I have not had a front flat after 5 rears... :roll:

I think you better learn to do the rear pronto. :wink:
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Postby europa » Thu May 10, 2007 5:11 pm

Hotdog wrote:While I understand the arguments for rear tyre punctures being more likely than front tyre ones my peace of mind requires me to continue to delude myself that it's the other way round :shock: Getting the rear wheel off my hub geared bike to change a tube is much more of a PITA (it involves two different spanners and two allen keys) so the idea of having to fix a front wheel flat by the side of the road is fine but I wouldn't like to get a rear wheel puncture while far from home.


Which is why my fixie wears quick release skewers :wink:

Why so complicated? I can understand why a quick release axle might not work, but why the extra messing about? I wouldn't worry about it though - just plan on fixing the flat on the side of the road rather than replacing the tube (you don't have to remove the wheel to just fix the flat - don't ask how I know ... and that was in the days of real vulcanised patches :wink: )

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Postby Hotdog » Thu May 10, 2007 5:12 pm

Scared now :wink:

I can do the rear, and do make a point of carrying the necessary tools for rear wheel removal as well as the normal spare tube, puncture repair kit, pump, etc., it's just that it takes longer than the front.
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Postby MichaelB » Thu May 10, 2007 5:18 pm

Victor Cycles in Brissie stocks the Bontrager tyres

$59.xx for the Wire Bead Race Lites (as per Richards and my bikes)

$89.xx for the foldable Race X Lites.

Looks like GP4000 or similar from the web for the next set of tyres.

Just missed out on the Vittoria Rubino Pro's at Torp 7 for $20 ea :cry:
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Postby europa » Thu May 10, 2007 5:24 pm

I might go down to the Goodyear factory and get them to mould on some solid rubber :twisted:

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Postby Hotdog » Thu May 10, 2007 5:25 pm

europa wrote:Why so complicated? I can understand why a quick release axle might not work, but why the extra messing about? I wouldn't worry about it though - just plan on fixing the flat on the side of the road rather than replacing the tube (you don't have to remove the wheel to just fix the flat - don't ask how I know ... and that was in the days of real vulcanised patches :wink: )

Well, as you guessed sticking a quick release skewer through a geared hub isn't an option so I need a 15mm spanner to loosen the two axle bolts. I've also got a roller hub brake on the rear wheel which use a torque arm clamped to the stay on the left side, and removing that requires a 10mm spanner together with an allen key. Finally I need to detach the brake and gear shift cables, and unhooking the gear shift cable needs a small allen key. Once you know how it's not difficult but still takes a few minutes.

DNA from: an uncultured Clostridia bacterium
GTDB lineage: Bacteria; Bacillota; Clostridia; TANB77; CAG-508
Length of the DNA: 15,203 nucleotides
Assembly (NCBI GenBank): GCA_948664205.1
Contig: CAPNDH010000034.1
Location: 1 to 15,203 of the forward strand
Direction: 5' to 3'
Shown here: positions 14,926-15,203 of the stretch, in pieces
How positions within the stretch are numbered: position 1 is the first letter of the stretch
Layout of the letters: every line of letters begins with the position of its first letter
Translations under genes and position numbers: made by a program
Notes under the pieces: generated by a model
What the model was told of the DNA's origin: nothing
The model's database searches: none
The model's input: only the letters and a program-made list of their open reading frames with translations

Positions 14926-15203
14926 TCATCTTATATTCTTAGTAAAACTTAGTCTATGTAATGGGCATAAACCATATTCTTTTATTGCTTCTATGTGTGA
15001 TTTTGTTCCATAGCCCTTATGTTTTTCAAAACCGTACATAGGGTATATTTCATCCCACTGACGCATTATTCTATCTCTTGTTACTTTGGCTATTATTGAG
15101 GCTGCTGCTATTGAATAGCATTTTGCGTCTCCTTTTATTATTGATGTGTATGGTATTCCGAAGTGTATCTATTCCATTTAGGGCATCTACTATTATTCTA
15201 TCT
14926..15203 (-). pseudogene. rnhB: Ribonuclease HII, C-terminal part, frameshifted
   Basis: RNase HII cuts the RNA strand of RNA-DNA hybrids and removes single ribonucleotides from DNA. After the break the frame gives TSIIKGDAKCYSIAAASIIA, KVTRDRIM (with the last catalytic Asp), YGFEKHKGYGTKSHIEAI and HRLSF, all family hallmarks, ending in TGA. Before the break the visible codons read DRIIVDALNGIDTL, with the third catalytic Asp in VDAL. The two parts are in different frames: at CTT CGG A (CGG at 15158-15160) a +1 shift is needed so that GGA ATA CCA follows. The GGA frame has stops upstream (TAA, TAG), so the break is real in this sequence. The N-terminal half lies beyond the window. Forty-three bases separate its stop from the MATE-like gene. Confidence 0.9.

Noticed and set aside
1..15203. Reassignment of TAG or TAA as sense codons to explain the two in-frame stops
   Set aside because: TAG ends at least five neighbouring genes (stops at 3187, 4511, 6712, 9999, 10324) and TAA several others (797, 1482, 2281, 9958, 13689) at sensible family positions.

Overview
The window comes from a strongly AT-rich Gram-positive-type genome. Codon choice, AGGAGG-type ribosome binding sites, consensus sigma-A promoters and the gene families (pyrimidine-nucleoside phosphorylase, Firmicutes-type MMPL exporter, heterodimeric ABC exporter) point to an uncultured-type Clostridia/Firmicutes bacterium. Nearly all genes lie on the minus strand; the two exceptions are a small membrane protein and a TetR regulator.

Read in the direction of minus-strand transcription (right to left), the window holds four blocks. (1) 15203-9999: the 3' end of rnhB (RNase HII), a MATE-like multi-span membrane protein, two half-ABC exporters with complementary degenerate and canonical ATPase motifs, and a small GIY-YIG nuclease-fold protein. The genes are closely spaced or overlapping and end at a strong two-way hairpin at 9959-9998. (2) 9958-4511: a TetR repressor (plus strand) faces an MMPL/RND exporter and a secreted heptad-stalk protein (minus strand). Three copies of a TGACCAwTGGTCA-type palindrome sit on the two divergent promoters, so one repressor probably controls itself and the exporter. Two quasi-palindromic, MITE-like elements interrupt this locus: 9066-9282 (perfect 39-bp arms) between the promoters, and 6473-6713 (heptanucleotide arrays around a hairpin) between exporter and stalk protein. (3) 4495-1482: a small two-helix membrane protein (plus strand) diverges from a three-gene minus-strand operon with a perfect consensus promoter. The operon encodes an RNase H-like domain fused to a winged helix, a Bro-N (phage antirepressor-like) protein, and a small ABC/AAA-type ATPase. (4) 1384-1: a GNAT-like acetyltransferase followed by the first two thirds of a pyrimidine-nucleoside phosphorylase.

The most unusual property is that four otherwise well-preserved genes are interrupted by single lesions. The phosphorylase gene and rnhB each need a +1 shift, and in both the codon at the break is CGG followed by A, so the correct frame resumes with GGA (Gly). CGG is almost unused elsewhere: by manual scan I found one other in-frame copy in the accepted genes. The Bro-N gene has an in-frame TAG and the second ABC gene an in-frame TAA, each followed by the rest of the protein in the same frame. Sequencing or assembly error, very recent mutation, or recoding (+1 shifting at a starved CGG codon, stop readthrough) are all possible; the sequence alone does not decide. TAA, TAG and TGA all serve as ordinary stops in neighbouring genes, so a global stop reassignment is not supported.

Before I got it all worked out I had previously patched a rear tube in situ to avoid the hassle of removing the rear wheel, but that wasn't by the side of the road it was when I had plenty of time for the glue to dry.
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Postby Bnej » Thu May 10, 2007 6:44 pm

europa wrote:I might go down to the Goodyear factory and get them to mould on some solid rubber :twisted:


You can get solid, airless, road tyres. They just suck donkey nuts.

In essence you trade the occasional inconvenience of punctures for:
- much worse rolling resistance
- harder to fit tyres
- poor shock absorbing
- worse handling
- probable rim damage due to lack of force distribution.

Couple of people I ride with have Conti GP4000s, they sound good.
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Postby mikesbytes » Thu May 10, 2007 11:03 pm

I use to do all that stuff, tyre rotation, put a new on a front and put the front on the rear or whatever. Nowadays I'm a bit slack, I might wack a new one on the front and finish off the tyre on the rear, when I get rid of the rear.

Get about 9 months out of a front and 3 months out of a rear.

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Postby stryker84 » Fri May 11, 2007 1:00 am

europa wrote:Other than that, I agree with Sheldon's basic tenant that you want a good tyre on the front.


As the resident wordsmith, I'm assuming you meant "tenet" , as opposed to someone who currently occupies Sheldon's property? :wink: